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The Pareto Principle: What it says

The Pareto Principle: What it says

Time is money! This well-known saying shows how important the right approach to time is. The multiple demands of our everyday lives - work, family, household - constantly require time, and therefore, good time management. This is easier for some people than others, although for all of us, a day has only 24 hours. How can we use these hours effectively and, with a clear conscience, save time. The Pareto Principle can be a useful tool.

What is the Pareto Principle?

The Pareto Principle states that 80% of the results of a project can be achieved with 20% of the entire input. To achieve the remaining 20% takes 80% of the effort. The Pareto Principle is therefore often known as the 80/20 rule. The Pareto Principle got its name from the 19th century Italian engineer, economist and sociologist Vilfredo Federico Pareto. He investigated the distribution of land ownership in Italy and established that around 20% of the population owned 80% of the land. The other 80% of the population owned the remaining 20%. He found a similar imbalance in income distribution, and in 1989, it was discovered that 20% of the world’s population own 80% of its wealth. The Pareto Principle thus found its way into statistics. Pareto distribution describes the phenomenon when a small number of high values within a set of values contribute more to the total value than the high number of small values within that set. The Pareto Principle is derived from this, on the basis that many tasks can be completed with a low input - around 20% - to achieve 80% of the results.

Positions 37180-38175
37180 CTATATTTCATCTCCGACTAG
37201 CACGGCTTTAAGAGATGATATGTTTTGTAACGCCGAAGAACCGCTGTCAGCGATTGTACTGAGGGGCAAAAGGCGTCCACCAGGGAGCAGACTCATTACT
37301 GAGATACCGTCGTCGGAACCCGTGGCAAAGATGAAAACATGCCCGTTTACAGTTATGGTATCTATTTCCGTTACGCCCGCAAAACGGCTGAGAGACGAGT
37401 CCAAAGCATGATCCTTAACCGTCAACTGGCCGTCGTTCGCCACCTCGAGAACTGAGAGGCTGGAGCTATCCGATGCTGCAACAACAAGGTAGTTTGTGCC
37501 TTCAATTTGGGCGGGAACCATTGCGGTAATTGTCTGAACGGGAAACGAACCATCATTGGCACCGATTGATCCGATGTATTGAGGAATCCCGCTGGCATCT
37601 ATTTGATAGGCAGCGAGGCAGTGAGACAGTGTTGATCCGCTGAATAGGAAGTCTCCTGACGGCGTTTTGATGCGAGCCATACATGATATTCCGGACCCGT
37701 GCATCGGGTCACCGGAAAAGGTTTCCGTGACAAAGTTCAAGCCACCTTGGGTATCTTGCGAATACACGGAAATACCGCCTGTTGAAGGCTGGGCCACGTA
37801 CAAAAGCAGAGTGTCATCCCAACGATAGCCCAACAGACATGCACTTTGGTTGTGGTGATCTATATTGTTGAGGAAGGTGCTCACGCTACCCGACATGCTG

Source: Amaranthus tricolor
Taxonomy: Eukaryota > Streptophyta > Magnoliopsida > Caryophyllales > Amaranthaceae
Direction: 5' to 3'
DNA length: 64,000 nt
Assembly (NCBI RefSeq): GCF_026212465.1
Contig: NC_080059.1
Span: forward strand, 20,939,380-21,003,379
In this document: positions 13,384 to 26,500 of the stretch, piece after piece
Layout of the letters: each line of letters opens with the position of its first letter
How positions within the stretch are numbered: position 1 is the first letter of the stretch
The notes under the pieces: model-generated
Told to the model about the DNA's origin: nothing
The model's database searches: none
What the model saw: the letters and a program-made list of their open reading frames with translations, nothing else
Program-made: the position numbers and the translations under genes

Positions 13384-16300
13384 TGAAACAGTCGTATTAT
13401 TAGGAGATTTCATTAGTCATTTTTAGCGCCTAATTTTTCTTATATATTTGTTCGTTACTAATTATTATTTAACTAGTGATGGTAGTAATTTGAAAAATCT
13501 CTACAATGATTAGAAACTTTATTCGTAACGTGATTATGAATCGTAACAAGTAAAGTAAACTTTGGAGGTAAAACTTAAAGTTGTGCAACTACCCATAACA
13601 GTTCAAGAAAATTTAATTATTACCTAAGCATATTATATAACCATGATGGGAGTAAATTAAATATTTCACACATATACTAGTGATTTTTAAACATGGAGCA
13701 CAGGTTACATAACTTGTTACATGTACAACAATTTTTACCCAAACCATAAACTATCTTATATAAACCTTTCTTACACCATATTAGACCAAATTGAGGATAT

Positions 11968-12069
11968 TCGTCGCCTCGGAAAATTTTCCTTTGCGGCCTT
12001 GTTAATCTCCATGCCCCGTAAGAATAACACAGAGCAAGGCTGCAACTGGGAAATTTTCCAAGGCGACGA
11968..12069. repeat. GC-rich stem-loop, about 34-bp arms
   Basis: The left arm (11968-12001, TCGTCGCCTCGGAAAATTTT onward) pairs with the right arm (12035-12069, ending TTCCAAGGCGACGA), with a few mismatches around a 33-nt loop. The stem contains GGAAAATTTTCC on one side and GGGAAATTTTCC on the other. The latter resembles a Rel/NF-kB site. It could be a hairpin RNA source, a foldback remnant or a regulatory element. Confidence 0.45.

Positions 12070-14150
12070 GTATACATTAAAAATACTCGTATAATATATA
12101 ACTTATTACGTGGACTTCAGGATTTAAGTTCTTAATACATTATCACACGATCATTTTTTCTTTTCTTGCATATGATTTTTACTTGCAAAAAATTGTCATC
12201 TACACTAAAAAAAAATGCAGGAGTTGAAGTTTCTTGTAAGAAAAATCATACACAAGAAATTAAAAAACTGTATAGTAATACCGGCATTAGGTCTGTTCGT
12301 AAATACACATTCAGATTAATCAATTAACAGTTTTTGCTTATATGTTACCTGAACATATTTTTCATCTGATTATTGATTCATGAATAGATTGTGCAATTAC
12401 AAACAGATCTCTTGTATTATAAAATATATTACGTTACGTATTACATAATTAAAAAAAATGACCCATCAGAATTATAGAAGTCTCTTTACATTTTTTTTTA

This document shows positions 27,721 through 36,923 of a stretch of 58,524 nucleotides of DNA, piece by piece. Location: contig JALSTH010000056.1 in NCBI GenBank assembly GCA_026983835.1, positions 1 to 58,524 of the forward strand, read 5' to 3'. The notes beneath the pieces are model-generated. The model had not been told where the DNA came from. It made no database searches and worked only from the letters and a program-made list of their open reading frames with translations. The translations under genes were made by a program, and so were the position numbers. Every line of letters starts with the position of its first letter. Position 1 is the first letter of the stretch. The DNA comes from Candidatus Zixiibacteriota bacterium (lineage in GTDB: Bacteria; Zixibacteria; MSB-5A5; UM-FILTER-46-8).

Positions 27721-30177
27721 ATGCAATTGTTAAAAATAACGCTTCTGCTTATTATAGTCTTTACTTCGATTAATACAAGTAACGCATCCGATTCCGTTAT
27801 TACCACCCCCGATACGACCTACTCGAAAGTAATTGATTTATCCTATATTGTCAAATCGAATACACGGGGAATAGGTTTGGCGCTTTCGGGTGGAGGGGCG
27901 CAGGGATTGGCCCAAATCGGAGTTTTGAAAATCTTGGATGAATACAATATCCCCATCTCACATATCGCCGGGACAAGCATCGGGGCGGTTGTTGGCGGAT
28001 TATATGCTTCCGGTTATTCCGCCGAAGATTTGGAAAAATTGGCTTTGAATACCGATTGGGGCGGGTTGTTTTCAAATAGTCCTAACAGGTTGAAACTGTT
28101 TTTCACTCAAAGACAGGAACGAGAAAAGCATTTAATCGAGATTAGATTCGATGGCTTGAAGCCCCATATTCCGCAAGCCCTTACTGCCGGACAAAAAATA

What does the Pareto Principle have to do with time management?

The Pareto Principle is a method of time management to prioritize the important parts of a project. A great illustration is an example from daily life: the household. If you superficially clean and tidy the apartment, it will quickly look clean and orderly, at least at first sight. However, if you clean extremely thoroughly, including in the corners, behind the cupboard and under the beds, the process will take considerably more time. Expressing this in numbers, after the superficial clean, a visible state of order of about 80% has been reached. But only with the second thorough clean will you achieve 100% order and cleanliness. It takes only 20% of the time for the first superficial pass, but 80% for the second thorough pass. This is a practical example of the Pareto Principle in everyday time management.

What does the Pareto Principle achieve?

People who go through the work day without feeling stressed and nevertheless create the impression of having done more work than others have, often unconsciously, used the Pareto Principle. They do not always strive to achieve 100% perfect quality, because they realize that they would not achieve all their daily work if they undertook the extra 80% input required. With the Pareto principle, they have more time for relaxation, so they can recharge their batteries and create more energy for work. The application of the Pareto principle can therefore have a very motivating effect both in everyday and working life.

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